Spotting and avoiding online “phishing” scams

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“For malicious people, preying on collective fear and misinformation is nothing new. Mentioning national headlines can lend a veneer of credibility to scams. We’ve seen this tactic time and again, so it’s no surprise that COVID-19 themed social media and email campaigns have been popping up online.”

  • If an email sounds too good to be true, it probably is (“New COVID-19 prevention and treatment information! Attachment contains instructions from the U.S. Department of Health on how to get the vaccine for FREE”).
  • If an email demands urgent action from you, take a moment to slow down and make sure it’s legitimate (“URGENT: COVID-19 ventilators and patient test delivery blocked. Please accept order here to continue with shipment.”).
  • Check the sender’s email address. Are they who they claim to be? Check that their contact name matches the actual email address they’re sending from.
  • Try not to click or tap! If it’s a link and you’re on a computer, take advantage of your mouse’s hover to closely inspect the domain address before clicking on them.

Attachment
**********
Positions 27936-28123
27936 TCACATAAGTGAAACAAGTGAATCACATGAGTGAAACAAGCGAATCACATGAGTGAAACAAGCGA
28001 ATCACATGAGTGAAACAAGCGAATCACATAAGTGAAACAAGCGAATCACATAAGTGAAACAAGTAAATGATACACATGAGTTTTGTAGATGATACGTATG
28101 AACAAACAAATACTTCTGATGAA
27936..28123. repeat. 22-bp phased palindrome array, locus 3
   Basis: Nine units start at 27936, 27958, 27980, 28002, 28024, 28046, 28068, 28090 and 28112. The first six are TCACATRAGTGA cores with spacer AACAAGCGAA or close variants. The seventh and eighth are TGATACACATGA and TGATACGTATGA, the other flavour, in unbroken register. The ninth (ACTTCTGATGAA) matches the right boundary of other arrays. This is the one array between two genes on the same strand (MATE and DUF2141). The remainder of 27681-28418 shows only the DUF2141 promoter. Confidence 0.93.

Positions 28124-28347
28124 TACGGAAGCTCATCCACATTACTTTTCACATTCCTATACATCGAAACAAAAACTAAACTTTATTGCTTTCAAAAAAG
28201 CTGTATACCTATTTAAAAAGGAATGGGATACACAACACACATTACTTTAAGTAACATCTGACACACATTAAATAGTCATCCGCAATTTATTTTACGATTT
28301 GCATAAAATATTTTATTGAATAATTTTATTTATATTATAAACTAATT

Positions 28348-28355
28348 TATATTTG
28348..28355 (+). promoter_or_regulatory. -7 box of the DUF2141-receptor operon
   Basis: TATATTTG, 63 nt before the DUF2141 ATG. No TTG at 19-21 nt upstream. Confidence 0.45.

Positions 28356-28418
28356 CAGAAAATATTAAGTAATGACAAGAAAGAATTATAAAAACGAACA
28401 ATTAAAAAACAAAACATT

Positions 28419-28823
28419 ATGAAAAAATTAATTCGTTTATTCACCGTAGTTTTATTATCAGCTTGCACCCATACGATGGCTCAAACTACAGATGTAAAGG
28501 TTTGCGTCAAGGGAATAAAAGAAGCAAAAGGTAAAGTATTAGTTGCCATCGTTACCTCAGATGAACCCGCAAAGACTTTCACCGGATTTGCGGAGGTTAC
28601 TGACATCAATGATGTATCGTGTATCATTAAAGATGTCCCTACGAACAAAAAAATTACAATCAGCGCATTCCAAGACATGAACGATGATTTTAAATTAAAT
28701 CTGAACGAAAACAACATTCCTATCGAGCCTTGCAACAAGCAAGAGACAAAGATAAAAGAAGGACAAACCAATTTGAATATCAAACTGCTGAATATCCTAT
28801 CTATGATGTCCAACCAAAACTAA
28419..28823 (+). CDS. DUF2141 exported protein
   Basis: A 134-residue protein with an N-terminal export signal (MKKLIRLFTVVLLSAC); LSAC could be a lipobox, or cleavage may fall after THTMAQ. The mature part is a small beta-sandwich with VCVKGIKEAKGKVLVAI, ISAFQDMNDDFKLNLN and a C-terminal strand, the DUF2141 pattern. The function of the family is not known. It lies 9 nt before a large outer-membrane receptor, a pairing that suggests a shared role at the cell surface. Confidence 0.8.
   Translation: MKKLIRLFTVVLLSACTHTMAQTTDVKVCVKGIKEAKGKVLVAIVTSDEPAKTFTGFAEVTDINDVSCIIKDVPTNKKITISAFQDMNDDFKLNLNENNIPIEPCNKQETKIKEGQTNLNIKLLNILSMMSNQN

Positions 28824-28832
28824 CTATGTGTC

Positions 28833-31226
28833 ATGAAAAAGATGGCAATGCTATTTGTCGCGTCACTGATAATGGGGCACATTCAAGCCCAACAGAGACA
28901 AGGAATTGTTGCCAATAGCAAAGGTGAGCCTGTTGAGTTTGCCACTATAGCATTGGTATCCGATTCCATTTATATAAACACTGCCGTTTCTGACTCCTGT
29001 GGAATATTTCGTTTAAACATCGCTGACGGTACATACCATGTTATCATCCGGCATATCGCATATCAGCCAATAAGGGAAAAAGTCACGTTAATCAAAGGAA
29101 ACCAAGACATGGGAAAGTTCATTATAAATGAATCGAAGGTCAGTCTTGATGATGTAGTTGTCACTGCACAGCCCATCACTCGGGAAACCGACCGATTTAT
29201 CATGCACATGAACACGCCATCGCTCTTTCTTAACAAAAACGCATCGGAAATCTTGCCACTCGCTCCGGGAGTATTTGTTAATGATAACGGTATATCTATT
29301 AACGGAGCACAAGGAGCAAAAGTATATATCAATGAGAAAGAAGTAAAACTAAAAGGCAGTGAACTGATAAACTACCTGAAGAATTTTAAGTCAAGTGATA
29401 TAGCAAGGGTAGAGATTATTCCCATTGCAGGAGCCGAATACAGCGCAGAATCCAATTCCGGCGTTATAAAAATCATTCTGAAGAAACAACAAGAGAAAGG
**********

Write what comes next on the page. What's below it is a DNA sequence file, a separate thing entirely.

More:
• Try not to download files from unfamiliar people. Avoid opening attachments from any external email addresses or phone numbers.
  • Get someone else’s opinion. Ask a coworker: Were we expecting an email from this sender? Or ask a friend: Does this email look strange to you? A good practice is to use a different medium to verify (for example, if you receive a strange email claiming to be your friend, try calling your friend over the phone to double-check that it’s from them).

Above tips taken from this blogpost, which “provides an overview to help you fight against phishing attacks and malware, examples of phishing messages we’ve seen in the wild related to coronavirus and COVID-19, and specific scenarios to look out for (such as if you work in a hospital, are examining maps of the spread of the virus, or are using your phone to stay informed).”

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